One of the "flushing of the Pigeons" moments had her on their tails as they left the property. This one poor Pigeon didn't get the height it needed to go over the house next door and ended up striking the neighbour's upstairs bedroom window. I was outside watching this all. The bang of the bird on the window was so loud! I am surprised the window did not break.
I watched the Pigeon spiral to the ground, being stunned by the impact. Shirley took notice of this as well. She landed on this rail not too far off and watched. The Pigeon lay still for a few moments before finally rising. I could tell he was still stunned. He walked like he was intoxicated.
Something else got Shirley's attention and away she went.
I hopped over the fence to the yard next door and gathered up the Pigeon. He was stumbling up the side of the house and I did not want him wandering out to the street. I set him up on our deck, under the table, and put a towel over to give him a time out.
Whatever Shirley had gone after, got away from her. She now returned to the area and back on this rail. This when I took this photo. She's looking at me and everywhere else. Shirley, as I mentioned, is not afraid of people. She stood her ground there with me.
We both take notice to the Pigeon coming out from under the table on the deck. He had his bearings now, or mostly. He still seemed a little wobbly to me. He walked off the deck and fluttered to the ground. In the blink of an eye, Shirley rocketed from this perch and went after the Pigeon. I thought that was it for the bird. But he took flight. Shirley connected with him and they fought. She really tried to pin him. And he fought to get away. The Pigeon got some air and flew up over our little chain fence. Shirley was still on him. They fought like mad up between the houses. I am standing there watching in awe. I couldn't even raise my camera at the action. I was frozen!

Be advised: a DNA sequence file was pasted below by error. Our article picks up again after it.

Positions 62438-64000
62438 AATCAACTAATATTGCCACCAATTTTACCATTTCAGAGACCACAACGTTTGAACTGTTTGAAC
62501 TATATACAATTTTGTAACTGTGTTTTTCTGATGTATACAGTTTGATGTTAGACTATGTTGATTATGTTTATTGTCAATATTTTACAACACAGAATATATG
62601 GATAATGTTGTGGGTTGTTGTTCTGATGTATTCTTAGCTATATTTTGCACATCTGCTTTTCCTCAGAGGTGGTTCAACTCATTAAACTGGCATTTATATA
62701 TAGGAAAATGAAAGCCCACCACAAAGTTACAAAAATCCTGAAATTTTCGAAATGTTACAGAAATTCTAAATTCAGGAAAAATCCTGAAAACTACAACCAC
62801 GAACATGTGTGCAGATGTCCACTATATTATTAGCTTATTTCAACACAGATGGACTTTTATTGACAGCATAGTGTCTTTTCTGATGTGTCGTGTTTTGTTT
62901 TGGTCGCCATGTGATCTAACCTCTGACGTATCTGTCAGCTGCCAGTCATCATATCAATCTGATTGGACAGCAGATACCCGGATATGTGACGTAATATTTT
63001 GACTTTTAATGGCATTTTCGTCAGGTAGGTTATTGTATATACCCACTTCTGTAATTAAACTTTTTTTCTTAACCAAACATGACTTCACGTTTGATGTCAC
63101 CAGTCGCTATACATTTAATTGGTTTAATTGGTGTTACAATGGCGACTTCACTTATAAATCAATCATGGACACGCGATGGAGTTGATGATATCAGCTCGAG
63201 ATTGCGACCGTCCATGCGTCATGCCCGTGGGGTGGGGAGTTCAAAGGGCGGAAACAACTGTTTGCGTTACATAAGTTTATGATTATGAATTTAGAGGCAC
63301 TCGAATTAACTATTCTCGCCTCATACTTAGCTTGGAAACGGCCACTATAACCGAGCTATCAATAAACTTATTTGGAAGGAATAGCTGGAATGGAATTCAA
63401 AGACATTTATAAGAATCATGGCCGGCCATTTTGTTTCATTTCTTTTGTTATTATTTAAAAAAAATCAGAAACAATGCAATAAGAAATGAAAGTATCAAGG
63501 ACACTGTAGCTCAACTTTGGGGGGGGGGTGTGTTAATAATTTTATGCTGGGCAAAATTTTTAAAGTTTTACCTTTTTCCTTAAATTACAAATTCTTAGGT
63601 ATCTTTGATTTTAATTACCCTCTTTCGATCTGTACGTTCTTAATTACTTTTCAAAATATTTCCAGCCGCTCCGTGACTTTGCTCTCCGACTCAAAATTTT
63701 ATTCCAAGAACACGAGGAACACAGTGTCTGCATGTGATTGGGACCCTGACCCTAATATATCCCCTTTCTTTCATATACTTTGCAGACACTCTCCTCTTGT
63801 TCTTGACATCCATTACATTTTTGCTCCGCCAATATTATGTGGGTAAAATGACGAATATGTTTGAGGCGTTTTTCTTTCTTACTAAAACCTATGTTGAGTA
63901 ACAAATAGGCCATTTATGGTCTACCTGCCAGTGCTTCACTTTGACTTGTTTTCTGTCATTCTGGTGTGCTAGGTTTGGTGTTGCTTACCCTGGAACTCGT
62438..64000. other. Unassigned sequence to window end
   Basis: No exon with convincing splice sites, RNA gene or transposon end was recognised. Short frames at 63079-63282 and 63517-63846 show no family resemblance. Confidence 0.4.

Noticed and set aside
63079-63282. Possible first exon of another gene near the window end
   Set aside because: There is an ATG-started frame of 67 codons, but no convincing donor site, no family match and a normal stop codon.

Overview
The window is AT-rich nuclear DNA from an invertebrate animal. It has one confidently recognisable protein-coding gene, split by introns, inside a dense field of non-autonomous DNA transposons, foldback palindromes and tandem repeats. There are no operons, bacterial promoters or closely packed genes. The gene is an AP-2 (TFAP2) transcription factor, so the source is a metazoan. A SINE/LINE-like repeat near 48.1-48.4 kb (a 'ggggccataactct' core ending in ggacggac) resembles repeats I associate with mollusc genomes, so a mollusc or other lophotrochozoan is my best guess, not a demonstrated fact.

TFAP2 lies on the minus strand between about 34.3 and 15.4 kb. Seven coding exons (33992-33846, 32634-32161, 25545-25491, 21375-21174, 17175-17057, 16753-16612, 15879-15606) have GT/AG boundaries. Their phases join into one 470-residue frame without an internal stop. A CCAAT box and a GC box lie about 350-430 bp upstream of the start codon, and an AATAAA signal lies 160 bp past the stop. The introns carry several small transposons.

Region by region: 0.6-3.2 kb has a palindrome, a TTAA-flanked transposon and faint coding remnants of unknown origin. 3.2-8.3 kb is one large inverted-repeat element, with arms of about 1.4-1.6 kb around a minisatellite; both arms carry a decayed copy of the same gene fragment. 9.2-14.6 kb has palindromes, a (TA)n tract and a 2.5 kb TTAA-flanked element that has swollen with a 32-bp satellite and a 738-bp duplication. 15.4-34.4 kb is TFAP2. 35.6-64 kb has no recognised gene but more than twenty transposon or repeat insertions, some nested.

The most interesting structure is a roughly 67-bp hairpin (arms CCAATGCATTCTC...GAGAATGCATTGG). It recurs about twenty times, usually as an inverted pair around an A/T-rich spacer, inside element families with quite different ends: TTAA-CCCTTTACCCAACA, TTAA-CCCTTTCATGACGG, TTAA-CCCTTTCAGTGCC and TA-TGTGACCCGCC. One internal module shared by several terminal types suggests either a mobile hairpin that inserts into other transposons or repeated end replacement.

The distance between our house and the one next door is probably about 8 feet (not much). I watched the birds duke it out and make their way out to the open space at the front of the houses. It reminded me of the old cartoons, watching some characters have a fight, and it's just a flurry of action, occasionally seeing a fist (or wing in this case). I swear they even bounced off the brick walls a couple times. In no time, they were out front and with the open space, the Pigeon got his break and away he went. Shirley gave chase until they crossed the street, then she backed off and returned to the backyard.
She spent the rest of the time sitting in a tree out back until I had to go to work.
I have a few stand out stories about this bird. I may share another some other time.
We have a Sharpie hitting the yard this year. Sometimes I think it's Shirley, other times not so. Bold one day, not so much others. I am certain Shirley did spend at least 3 winters with us.
I hope you enjoyed this tale. Back again soon!